Societe Generale Securities Fined $30,000 for Violating Client Money Rules

Societe Generale securities Australia has received a fine of $30,000 after pleading guilty to four separate counts of breaching client money obligations, Australia’s regulator ASIC said today.

October 21, 2020 | AtoZ Markets – The Australian Securities and Investments Commission (ASIC) announced Wednesday that Societe Generale Securities Australia Pty Ltd (SGSAPL) has been sentenced in Sydney’s Downing Centre Local Court on charges brought by ASIC relating to breaches of client money obligations.

SGSAPL was fined $30,000 after pleading guilty to four separate counts of breaching client money obligations.

In delivering the sentence, Magistrate Atkinson said:

“In my view, despite all of the work that the company has done, there is still a need for general deterrence. Australia, in recent years, has had a banking Royal Commission and there has been action taken post that Royal Commission, and what is apparent is that a very strong message has to be sent about the need for companies to comply with legislation and regulation.”

Why was SocGen sentenced?

SGSAPL was sentenced in relation to two counts of breaching s993B(1) of the Corporations Act (the Act) by receiving client money in connection with financial services but failing to deposit that money into an Australian Authorised Deposit-taking Institution (ADI) or an approved foreign bank, as required under the law.

The first count took place between 8 December 2014 and 8 February 2017, when SGSAPL withdrew client money on approximately 4,636 occasions from the Australian client-segregated accounts and deposited the monies in client accounts held with Societe Generale S.A., Hong Kong branch. The accounts held by Societe Generale S.A. Hong Kong were not held with an Australian ADI nor an approved foreign bank.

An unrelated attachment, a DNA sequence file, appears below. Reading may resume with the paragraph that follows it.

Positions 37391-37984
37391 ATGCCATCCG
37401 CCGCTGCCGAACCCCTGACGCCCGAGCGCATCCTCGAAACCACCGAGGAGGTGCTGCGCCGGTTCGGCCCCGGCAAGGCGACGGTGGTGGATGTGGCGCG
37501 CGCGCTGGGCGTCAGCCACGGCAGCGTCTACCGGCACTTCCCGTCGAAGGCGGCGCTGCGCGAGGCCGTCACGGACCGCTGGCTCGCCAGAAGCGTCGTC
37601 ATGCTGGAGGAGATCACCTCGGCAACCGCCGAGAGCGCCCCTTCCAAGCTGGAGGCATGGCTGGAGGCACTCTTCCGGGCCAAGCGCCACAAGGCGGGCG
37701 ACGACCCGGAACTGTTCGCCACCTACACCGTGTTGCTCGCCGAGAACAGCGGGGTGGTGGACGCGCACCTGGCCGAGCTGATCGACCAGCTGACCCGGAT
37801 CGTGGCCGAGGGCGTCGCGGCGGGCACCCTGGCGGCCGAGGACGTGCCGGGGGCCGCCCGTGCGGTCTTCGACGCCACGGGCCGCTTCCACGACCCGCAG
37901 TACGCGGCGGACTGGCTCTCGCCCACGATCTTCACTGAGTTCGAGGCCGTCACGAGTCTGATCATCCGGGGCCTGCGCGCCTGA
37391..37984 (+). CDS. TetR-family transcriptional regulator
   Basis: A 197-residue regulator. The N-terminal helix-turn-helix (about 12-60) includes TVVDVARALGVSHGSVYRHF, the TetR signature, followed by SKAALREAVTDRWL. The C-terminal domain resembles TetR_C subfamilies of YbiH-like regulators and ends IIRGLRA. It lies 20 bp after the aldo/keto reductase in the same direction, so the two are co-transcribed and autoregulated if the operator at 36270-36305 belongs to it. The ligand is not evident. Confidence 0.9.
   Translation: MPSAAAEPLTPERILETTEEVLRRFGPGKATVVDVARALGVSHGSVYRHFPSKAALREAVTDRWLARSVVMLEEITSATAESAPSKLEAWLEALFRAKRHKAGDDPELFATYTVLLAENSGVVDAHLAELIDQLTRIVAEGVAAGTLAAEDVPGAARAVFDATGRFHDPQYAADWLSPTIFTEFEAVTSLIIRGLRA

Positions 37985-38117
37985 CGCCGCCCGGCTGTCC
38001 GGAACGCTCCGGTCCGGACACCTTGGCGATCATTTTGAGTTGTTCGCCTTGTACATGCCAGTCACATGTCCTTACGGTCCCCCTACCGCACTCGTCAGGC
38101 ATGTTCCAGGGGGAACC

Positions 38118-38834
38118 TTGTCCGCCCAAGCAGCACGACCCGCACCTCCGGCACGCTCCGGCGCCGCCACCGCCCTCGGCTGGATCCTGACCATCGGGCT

The second count took place between 30 December 2014 and 8 February 2017 when SGSAPL deposited client money into five overseas non-ADI bank accounts on approximately 7,363 occasions.

During the period of both counts one and two, the average end-of-month total value of client-money not held in an account satisfying the requirements of the Act totalled approximately AUD $771 million.

Societe Generale Securities fined $30,000

Magistrate Atkinson sentenced SGSAPL to pay a total fine of $15,000 for counts one and two.

SGSAPL was also sentenced for two counts of breaching s993C(1) of the Act, for making payments out of a client money account without permission by regulations 7.8.02 of the Corporations Regulations.

Count three related to 20 occasions between 27 January 2017 and 9 January 2018, in which part of SGSAPL’s daily intercompany margin call/reconciliation process included withdrawing approximately $496,777,226 in client money from client segregated accounts.

Count four took place Between 1 January 2015 and 22 September 2016, when a total of approximately AUD $144,000 in bank fees and charges was improperly withdrawn from the client-segregated accounts.

The relevant withdrawals made in count three and four were not permitted withdrawals under the Regulations. Magistrate Atkinson sentenced SGSAPL to pay a total fine of $15,000 for counts three and four.

ASIC imposed additional licence conditions on SGSAPL AFS licence

Cathie Armour, ASIC Commissioner welcomed the decision.

‘The protection of client funds is critical to investor confidence and market integrity. The law is very clear about the uses of client money to provide certainty and transparency for clients and licensees. Breaches of these requirements are a serious compliance failure,’ Ms Armour said.

“This is the second criminal prosecution brought by ASIC in recent months where a licensee failed to deal with client funds in a manner required by law. ASIC will continue to devote resources to ensure that client monies are dealt with appropriately,” Ms Armour added.

In addition to being convicted of criminal charges as a result of ASIC’s investigation, SGSAPL has accepted additional licence conditions imposed by ASIC on its AFS licence.

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